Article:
Creating a neighborhood fit for playPosted by MomOnMars on May 07, 2012
In my world, we struggle between wanting to encourage outdoor play and nurturing our children’s gifts in things that are not remotely related to being outside.
We never struggle, however, with the concept that free play is critical in our children’s development.
So when I was approached with reviewing* blogger Mike Lanza’s book, Playborhood: Turn Your Neighborhood Into a Place for Play, I was fascinated.
Let me just say, the heart of the matter is in the middle of the book. The generalities about the downfall of our society were a little too much for me…as was the assumption that many of the emotional and social problems, mental disorders and overall lack of intrinsic motivation and purpose are caused by the demise of neighborhood play.
But once you get past all the “barriers to entry” and the statistics, there’s some real charm and practical advice to nurturing a neighborhood that is kid-play friendly.
Lanza is an evangelist who wants to create a movement that takes us back to our carefree, delightful, play-filled childhoods. And is it any wonder? How many parents carry memories of hanging outside all summer long, building a fort, bike riding all over the neighborhood with a BFF and just knocking on neighbors doors to see if anybody could come out and play? It’s the stuff childhood is made of, and it’s something we – as a society – are losing. Neighborhoods are filled with people who have never met each other, whose kids are tucked away in summer camps and whose lives are a never-ending trail of sports, homework and organized activities.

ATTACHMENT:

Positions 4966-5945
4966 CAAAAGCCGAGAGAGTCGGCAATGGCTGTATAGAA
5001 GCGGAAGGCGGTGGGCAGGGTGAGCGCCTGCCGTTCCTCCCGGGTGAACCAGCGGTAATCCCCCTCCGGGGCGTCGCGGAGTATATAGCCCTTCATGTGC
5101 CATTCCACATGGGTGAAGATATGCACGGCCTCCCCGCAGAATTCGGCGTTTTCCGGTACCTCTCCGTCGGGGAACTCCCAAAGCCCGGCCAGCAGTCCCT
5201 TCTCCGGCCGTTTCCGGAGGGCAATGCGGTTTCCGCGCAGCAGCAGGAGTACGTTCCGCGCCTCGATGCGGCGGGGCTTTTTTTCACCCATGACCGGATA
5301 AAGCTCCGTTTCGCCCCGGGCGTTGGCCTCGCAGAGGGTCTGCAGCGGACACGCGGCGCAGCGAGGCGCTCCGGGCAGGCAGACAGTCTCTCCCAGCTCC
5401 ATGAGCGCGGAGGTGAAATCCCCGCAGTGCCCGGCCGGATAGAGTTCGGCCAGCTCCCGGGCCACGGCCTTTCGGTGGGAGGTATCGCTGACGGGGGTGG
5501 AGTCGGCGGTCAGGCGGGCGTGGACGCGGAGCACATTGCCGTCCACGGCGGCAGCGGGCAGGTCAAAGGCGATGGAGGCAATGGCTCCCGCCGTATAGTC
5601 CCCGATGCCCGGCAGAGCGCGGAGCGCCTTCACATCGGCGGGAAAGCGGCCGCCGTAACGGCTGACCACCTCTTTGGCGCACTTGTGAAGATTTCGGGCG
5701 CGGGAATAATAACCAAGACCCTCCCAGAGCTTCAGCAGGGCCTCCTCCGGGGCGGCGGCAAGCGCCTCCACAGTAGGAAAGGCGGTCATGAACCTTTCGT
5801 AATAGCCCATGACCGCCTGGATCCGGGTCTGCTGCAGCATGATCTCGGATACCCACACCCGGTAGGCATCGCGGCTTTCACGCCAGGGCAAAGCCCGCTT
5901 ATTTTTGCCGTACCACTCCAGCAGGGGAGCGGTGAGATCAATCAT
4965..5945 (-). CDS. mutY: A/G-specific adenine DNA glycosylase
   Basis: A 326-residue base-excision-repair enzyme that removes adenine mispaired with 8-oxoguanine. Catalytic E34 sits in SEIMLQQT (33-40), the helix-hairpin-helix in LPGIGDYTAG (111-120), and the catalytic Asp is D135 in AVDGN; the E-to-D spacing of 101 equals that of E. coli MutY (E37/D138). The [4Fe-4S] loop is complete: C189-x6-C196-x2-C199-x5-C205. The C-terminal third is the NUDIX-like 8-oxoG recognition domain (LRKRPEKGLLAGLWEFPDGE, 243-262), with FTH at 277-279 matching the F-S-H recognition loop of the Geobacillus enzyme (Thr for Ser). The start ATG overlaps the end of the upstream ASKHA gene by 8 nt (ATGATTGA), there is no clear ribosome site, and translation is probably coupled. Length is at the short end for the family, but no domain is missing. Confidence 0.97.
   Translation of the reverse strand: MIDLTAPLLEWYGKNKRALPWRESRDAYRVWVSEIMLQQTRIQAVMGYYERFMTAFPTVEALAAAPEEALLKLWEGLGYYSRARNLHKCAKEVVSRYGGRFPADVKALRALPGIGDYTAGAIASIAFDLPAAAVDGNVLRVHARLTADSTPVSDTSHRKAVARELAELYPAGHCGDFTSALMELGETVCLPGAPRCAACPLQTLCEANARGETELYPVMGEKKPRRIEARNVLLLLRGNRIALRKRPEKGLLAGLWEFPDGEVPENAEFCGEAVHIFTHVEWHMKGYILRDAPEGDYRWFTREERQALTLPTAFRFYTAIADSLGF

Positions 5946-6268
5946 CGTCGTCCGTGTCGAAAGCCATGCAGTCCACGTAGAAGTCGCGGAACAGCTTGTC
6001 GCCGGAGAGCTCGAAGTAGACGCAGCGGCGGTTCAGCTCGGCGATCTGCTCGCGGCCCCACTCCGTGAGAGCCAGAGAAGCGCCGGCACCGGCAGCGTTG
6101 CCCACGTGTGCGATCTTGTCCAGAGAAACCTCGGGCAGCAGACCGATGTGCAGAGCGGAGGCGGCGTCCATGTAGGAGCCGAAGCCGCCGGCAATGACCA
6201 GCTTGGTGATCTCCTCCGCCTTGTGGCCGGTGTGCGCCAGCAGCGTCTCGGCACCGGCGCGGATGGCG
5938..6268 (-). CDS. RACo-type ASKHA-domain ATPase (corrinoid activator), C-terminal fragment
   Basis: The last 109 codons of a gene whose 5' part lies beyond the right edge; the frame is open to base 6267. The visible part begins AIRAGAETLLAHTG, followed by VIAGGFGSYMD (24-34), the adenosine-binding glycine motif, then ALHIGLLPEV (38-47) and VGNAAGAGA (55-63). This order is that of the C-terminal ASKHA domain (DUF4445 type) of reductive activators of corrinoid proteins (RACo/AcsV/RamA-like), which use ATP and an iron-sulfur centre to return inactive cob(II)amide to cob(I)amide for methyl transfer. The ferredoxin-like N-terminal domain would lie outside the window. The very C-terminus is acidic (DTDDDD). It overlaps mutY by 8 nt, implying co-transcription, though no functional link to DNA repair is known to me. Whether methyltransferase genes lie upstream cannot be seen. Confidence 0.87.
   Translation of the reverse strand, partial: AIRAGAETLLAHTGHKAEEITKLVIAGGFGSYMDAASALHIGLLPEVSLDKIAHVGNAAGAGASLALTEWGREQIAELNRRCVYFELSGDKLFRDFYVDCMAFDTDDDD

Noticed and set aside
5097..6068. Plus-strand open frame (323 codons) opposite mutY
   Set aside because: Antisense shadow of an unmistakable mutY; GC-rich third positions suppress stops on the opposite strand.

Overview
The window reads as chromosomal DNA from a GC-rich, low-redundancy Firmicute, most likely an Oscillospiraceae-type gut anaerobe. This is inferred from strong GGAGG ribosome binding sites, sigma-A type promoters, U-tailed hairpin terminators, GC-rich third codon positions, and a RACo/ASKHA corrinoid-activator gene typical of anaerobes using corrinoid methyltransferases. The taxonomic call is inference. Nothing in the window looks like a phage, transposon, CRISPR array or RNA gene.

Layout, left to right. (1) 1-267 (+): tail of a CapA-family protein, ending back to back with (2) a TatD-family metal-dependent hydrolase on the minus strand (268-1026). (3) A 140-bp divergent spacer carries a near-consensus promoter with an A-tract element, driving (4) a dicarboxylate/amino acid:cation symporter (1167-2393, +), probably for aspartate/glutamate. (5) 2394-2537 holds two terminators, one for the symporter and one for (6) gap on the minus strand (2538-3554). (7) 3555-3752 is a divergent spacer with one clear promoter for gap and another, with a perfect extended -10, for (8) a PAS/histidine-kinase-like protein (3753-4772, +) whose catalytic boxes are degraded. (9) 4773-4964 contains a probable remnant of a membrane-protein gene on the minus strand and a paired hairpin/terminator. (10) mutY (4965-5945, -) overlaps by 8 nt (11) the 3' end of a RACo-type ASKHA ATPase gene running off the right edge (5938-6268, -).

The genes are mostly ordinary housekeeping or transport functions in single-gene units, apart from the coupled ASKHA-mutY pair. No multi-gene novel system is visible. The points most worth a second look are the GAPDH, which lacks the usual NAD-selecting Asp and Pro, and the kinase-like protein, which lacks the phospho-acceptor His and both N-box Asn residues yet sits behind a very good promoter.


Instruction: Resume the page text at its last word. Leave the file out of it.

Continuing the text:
While Lanza’s personal methods are a little overly zealous and child-centric for me, he has enough juice in his book to entice me to keep reading, especially when he digs into various Playborhoods around the country. And even though I’m never going to move into a co-housing project or even a new urbanist community, I did find some great ideas.
At the heart of the matter is what constitutes a Playborhood. It is, simply defined by Lanza, a place where there are lots of people your child knows and cares about, lots of things for him to do, and plenty of “eyes on the street” to watch out for his safety.
But how do you go about creating that environment? I found at least seven nuggets in the book:
- Put your kids out front where other kids can see them playing and join in.
- Celebrate events outside, hold parties and host street gatherings. There’s nothing quite as fun as a blocking off the street, pulling out the lawn chairs and some snacks and just hanging out.
- Stock your yard with great equipment like play structures, forts, seating, sandboxes, trampolines and water features. In our neighborhood (and my budget) , sticks and stones worked just fine when they were used by a group of kids in our neighborhood to build what they creatively dubbed “Fortsburg.” They spent several weeks building, organizing and playing in their little fort.
- Create public gathering spaces where you live: it might be a kids’ clubhouse, a book exchange station, or a comfy bench under a pergola.
- Create rituals throughout the year, like a gardening day, neighborhood clean up or holiday party.
- Set an example. If mom and dad are glued to a computer all day, then you can’t really expect the kids to do anything else.
For Lanza, it’s about making an intentional decision about where and how you live. He has some great tips on choosing a neighborhood that’s play friendly and then creating the right backdrop to encourage outdoor activity. Some are a little impractical for most families – like tearing down fences or organizing a neighborhood summer camp. And others are exceedingly easy, like holding a block party, cultivating a community garden together or sending the neighborhood kids on a geocaching adventure.
Interested in nurturing a neighborhood that entices unstructured outdoor play? Check out the book.
How do you encourage neighborhood play where you live?
* Compensation Level of 1.